The latest Transparency Report of Google revealed the company has processed over five billion takedown requests from several copyright holders over the years. Most of the takedown requests include removing pirate content links, which has risen gradually over the years and declined after Google took measures to hide them in its Search.
Google Took down Five Billion URLs
While Google’s search engine helped many get information better, it also helped the piracy makers publicize their infringing content better. Many have advertised their websites openly in Google’s Search engine, which helped them gaining millions of visitors monthly since it’s popular.
Though copyright holders file DMCA notices to Google to take them down, the number is so huge that it vanishes them all overnight. The latest Transparency Report from Google, which started in the early last decade, revealed the huge volumes of such takedown processing. Google this week has reached the milestone of processing the five billionth takedown request.
Talking about the trend, the number of URL takedown at one point had risen more than 600%, when the requests jumped from an average of 35,000 URLs per day to more than 210,000 links per day. Following the rise, Google’s search engine team has reached a point where they processed over a million links a day!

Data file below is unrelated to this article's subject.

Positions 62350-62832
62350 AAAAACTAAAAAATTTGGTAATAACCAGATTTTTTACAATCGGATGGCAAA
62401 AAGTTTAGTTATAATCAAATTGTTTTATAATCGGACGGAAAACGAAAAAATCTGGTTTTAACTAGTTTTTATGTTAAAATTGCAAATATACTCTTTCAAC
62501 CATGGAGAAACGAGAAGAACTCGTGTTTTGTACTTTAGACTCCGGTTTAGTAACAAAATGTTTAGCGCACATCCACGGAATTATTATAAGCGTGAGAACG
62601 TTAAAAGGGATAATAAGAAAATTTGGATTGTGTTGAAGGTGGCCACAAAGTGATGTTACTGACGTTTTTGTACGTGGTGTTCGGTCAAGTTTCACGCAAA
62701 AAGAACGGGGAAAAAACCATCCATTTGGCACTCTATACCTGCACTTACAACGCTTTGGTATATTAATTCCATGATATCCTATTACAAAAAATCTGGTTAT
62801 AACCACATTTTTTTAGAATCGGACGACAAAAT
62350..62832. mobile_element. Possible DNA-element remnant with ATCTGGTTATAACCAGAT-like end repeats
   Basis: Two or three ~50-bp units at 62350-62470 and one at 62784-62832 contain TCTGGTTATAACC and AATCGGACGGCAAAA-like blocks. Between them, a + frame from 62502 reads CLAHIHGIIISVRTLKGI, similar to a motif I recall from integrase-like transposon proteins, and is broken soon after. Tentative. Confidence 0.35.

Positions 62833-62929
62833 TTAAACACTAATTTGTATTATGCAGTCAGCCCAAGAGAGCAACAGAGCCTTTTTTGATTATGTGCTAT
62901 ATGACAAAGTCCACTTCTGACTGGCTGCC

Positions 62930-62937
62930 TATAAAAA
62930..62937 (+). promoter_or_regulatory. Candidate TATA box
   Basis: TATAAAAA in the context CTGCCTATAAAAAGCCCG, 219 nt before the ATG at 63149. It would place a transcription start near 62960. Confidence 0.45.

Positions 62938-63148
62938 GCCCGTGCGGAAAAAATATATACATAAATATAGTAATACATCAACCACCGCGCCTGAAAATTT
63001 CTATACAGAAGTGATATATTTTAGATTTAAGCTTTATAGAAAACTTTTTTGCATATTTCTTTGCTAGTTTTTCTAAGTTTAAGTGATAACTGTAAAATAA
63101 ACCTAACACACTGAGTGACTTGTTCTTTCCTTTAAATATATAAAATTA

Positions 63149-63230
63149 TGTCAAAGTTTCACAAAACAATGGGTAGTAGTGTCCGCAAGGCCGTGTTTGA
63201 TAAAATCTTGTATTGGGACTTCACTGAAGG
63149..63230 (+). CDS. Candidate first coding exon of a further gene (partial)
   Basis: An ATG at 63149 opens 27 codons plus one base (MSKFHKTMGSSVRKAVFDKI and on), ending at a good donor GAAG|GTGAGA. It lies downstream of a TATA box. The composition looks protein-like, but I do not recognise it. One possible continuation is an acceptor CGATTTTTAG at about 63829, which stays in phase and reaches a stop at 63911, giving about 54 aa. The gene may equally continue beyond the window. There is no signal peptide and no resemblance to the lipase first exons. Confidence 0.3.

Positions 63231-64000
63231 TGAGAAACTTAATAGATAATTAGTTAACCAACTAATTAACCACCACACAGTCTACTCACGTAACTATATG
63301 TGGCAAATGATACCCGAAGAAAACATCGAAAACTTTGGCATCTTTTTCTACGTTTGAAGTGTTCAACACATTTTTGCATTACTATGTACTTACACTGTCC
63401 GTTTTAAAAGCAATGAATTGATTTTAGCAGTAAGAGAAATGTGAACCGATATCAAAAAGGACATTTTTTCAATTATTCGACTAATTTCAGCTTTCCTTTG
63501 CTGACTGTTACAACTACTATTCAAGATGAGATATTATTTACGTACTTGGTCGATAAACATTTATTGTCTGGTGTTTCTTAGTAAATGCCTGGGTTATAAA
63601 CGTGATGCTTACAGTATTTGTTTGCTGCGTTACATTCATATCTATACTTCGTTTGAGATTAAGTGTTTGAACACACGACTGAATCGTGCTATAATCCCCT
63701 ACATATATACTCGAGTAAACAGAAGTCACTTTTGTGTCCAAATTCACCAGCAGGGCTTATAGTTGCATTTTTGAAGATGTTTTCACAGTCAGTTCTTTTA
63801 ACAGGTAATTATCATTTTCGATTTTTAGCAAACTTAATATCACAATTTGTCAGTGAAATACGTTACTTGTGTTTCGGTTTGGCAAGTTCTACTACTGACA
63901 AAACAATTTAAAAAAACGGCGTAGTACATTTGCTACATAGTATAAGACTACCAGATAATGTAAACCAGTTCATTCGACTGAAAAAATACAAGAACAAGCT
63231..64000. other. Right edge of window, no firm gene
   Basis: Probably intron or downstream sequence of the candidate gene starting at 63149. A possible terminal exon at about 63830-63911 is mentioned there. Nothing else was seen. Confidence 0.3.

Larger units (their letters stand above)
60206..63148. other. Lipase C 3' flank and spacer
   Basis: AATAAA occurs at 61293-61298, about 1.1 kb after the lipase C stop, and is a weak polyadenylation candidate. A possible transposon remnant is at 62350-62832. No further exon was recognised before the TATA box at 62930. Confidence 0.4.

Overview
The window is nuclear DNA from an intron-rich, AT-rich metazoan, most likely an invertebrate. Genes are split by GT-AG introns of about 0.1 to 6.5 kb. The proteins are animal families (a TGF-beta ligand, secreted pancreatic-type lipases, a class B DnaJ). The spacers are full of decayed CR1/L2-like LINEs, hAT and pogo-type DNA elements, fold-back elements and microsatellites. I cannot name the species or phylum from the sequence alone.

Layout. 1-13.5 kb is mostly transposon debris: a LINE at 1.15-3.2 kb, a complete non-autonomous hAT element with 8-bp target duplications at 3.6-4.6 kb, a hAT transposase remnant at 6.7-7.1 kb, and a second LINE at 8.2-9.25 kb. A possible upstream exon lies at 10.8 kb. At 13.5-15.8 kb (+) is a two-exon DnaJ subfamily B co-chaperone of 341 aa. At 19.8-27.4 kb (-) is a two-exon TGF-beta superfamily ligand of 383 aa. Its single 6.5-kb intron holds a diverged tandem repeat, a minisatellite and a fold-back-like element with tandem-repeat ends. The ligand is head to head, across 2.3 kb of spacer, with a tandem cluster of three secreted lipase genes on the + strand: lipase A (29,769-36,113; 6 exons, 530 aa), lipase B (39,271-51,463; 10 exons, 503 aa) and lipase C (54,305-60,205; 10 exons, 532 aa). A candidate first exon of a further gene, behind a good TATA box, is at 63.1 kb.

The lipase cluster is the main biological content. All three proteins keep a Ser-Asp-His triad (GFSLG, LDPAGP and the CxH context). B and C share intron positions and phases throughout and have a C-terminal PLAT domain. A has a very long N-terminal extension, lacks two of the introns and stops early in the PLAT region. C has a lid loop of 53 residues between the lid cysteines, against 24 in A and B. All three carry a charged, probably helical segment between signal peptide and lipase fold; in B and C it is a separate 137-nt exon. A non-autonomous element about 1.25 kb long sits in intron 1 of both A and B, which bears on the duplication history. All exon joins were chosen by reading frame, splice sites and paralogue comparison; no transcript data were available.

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While this continued to rise, the number of takedown requests had fallen significantly when Google introduced an anti-piracy policy that made pirate sites less visible in the search engine. Google took this step after being urged by millions of copyright holders and eventually made them happy after implantation.
So much so that the volume of takedown requests dropped significantly, with many of the popular sites never being seen again. Like the UK’s BPI (filed over 500 million requests) and Zee Entertainment (dropped from 3 million requests a week to below 30,000), popular copyright holders have become less active in filing the requests.